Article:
Posts Tagged ‘ticket’

Uh Oh, the SFPD’s Vaunted “Focus on the Five” Enforcement Program Focuses on the Wrong Five

Tuesday, February 24th, 2015

Work with me here, people.

Here you go:

“Focus on the Five – Using multi-year collision data, the San Francisco Police Department (SFPD) is focusing on enforcing the five violations that are most frequently cited in collisions with people walking. The goal is to have half their traffic citations be for these five violations.”

All right, well let’s look at the stats for last year, via Heather Knight / the District 5 Diary.

And then let’s extract all the five-digit CVC section numbers cited in the official SFPD report, plus let’s also throw in a CVC number for the pedestrian who died last year after getting hit by a MUNI bus on Geary around Baker.

(And let’s ignore all the the lower-case subsections like 21950(b) and the like, treating 21950(a) and 21950(b) as the same violation, for example.)

And then lets throw all the extracted numbers into Excel for a Sorting.

And then let’s eyeball the numbers to separate them out:

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So those are your top “five violations that are most frequently cited in collisions with people walking (and bicycle riding, but I don’t think that affects the numbers too much.)

Here they are, in order of frequency:

21950

22350

21456

21954

21955

So how does that compare with this list from politicians?

“Focus on the 23 Five” campaign to target the top five causal factors of pedestrian crashes – running red lights 24 (California Vehicle Code 21453(a)), running stop signs (California Vehicle Code 22450(a)), violating pedestrian right-of-way (California Vehicle Code 21950(a)), failing to yield while 2 turning (California Vehicle Code 21801 (a), and speeding (California Vehicle Code 22350)…

See how that works? 21950 and 22350 are in there, but CVC violations on the part of pedestrians, like 21456, 21954, and 21955 have been omitted from the list.

Is the official “Focus on the Five” about pedestrian safety or “pedestrian rights?”

I’m thinking it’s about pedestrian rights, like the right to jaywalk, that kind of thing.

Is SFGov serious about SF Vision Zero 2024, a “program” that has the goal of ending all transportation deaths in San Francisco long after all the pols who voted for it have termed out?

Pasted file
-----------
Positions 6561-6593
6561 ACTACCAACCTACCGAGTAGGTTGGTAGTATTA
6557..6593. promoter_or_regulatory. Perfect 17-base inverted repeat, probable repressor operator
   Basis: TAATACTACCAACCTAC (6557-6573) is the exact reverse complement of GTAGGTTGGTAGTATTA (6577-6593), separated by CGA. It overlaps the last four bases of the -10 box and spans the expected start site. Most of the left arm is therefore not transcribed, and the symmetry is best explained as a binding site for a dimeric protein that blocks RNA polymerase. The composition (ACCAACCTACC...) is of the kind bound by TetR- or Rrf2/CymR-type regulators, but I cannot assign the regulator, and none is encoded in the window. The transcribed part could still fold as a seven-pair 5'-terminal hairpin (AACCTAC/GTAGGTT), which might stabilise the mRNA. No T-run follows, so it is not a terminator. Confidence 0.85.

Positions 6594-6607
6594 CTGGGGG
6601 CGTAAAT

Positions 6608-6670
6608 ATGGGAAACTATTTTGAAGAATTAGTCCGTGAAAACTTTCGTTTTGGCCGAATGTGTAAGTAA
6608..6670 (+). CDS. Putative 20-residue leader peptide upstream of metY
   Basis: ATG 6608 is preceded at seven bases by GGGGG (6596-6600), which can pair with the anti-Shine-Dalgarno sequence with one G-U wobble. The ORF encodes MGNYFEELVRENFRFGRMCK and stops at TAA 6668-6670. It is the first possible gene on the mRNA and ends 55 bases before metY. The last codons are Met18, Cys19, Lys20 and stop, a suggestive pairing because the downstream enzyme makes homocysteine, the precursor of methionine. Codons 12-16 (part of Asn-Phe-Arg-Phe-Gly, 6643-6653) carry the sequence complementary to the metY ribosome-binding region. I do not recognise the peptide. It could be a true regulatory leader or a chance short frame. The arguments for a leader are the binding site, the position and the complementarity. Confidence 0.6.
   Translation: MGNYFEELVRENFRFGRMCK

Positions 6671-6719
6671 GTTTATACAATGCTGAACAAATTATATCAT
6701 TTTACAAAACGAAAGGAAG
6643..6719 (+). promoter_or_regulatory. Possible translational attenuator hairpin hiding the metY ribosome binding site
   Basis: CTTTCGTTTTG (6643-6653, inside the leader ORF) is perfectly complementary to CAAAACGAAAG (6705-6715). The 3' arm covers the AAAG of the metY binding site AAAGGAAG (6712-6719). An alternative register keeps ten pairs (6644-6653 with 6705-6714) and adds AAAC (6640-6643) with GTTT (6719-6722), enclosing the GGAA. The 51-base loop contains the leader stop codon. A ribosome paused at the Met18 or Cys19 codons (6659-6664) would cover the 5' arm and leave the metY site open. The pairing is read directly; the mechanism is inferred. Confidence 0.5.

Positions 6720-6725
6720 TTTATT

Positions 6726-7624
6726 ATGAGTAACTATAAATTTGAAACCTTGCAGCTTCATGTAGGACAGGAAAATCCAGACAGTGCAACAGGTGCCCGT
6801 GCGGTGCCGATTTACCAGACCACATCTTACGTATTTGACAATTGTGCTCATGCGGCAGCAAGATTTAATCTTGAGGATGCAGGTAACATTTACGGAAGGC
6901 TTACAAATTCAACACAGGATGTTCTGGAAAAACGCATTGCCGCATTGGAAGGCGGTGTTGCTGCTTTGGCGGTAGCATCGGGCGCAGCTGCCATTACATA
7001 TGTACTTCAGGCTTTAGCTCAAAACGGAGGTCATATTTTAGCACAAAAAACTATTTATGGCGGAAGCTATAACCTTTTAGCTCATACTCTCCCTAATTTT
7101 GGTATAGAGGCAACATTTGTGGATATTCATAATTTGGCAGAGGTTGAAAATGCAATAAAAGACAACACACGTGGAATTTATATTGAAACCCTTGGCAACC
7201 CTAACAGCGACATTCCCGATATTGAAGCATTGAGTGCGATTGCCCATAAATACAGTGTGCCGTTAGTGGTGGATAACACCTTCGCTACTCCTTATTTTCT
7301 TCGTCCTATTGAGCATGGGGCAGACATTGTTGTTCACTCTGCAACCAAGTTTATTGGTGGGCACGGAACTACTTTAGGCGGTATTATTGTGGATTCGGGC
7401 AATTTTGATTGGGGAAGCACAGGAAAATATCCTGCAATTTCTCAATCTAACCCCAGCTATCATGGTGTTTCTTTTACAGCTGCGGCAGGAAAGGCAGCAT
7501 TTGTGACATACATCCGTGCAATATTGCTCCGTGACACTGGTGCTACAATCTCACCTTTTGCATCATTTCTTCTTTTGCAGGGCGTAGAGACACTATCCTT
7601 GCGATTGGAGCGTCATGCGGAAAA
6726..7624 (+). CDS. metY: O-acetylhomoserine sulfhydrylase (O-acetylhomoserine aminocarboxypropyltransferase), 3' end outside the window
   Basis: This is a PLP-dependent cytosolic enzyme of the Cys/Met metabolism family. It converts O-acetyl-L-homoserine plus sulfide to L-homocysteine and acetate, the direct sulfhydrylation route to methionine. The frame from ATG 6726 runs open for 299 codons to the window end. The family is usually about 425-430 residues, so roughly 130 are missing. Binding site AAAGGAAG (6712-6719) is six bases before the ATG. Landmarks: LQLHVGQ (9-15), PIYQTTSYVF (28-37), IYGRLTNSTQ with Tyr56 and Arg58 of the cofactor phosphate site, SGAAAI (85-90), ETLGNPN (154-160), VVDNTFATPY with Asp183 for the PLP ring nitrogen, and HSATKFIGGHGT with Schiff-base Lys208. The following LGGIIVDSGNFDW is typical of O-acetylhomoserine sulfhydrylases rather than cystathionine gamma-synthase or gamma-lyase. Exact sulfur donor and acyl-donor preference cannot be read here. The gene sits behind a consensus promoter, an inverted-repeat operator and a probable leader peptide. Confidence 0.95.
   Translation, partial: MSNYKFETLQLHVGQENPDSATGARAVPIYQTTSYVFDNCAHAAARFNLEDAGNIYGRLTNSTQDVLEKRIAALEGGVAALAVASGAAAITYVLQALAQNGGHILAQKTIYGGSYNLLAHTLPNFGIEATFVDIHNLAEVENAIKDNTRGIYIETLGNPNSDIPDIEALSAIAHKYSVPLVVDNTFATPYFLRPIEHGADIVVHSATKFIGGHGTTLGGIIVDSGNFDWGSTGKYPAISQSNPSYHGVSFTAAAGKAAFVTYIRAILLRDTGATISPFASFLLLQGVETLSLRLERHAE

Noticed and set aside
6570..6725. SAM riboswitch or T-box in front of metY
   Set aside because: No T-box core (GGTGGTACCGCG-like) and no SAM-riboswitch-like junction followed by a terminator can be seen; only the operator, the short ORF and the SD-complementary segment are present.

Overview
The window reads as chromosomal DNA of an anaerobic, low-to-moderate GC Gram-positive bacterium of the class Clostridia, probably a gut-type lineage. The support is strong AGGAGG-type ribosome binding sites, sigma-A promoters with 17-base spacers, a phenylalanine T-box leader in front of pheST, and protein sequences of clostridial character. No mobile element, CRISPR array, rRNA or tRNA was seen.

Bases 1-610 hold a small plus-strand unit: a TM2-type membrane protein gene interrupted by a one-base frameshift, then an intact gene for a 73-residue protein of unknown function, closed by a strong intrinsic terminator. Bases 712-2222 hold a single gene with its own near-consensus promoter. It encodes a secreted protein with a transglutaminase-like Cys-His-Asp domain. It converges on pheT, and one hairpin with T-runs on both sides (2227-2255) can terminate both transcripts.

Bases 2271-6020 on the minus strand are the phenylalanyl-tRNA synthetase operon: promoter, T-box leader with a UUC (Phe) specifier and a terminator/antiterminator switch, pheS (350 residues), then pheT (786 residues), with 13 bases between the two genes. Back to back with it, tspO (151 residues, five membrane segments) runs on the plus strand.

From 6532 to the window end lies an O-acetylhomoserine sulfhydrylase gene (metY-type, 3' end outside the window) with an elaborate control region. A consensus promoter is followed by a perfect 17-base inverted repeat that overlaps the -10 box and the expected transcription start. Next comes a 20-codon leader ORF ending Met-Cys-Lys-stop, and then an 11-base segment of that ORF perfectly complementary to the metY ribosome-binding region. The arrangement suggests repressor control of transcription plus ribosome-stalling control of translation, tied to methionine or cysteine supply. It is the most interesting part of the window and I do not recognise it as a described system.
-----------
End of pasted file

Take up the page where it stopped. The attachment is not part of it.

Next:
Well, how can it be if it’s afraid to enforce traffic laws for political reasons?

If you want safety for pedestrians, wouldn’t you want them to be afraid of getting cited for jaywalking?

No? All right, well then keep on doing what you’re doing, but you’ll never ever achieve Vision Zero 2024 the way you’re going about it, SFGov.

Heartless SFMTA Meter Maids Cite Poor Woman’s Car Day After Day for a Single Crosswalk Violation

Tuesday, February 24th, 2015

SFMTA PCO’s seem to like citing this car daily, to the tune of $103 a day for the crime of parking too near a crosswalk:

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Presumably, the owner has left it there for a few days, not realizing her mistake.

So, what’s stopping the SFMTA from citing this car every hour for the same violation? There must be some internal policy, one that I’m not aware of.

Mmmm….

What if the rest of the SFMTA operated as effectively as the Parking Control Officer division?

I wonder what that would look like…

How the Magic Word “VisionZero” Has NOT Changed the SFMTA’s Half-Assed Approach to Transportation Safety: “Focus On The Five”

Tuesday, February 17th, 2015

Here’s the SFMTA’s official six-figure-a-year spokesperson on the topic of when pedestrians can cross a street, from just last year:

“They can start whenever they want,” Rose said.”

Of course this is wrong, as even Paul Rose himself would admit now, after being corrected.

So, why did he say that? Because he, like his employer, has a half-assed approach to safety, and, one supposes, he, like his employer, is mired in politics.

Now do you suppose that Paul Rose was at all interested in examining why he told the peds of San Francisco that it was A-OK for them to violate CA state law? Oh no, not at all. And do you think he checked with anyone before he spouted off? Prolly not.

Like I say, a half-assed approach.

Now we’re in 2015, the era of SF VisionZero 2024, which has the goal, one that nobody actually believes in, but they have to pretend that they do believe in it, of having no more transportation deaths in San Francisco County starting in 2024 and continuing in perpetuity.

It’ll look a little something like this, supposedly:

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Now do you see the beauty in this? By the time SFGov fails to achieve this impossible goal, all the people who glibly made the promise will be out of office, right? How convenient.

The big problem with the approach that SFGov is taking is assuming that traffic deaths are a street design issue, as opposed to a human behavior issue. So most of the emphasis appears to be upon SFGov spending more money, which of course SFGov loves to do anyway.

And the part of VisionZero SF that’s focuses on behavior seems misplaced, for political reasons.

For example, there’s this: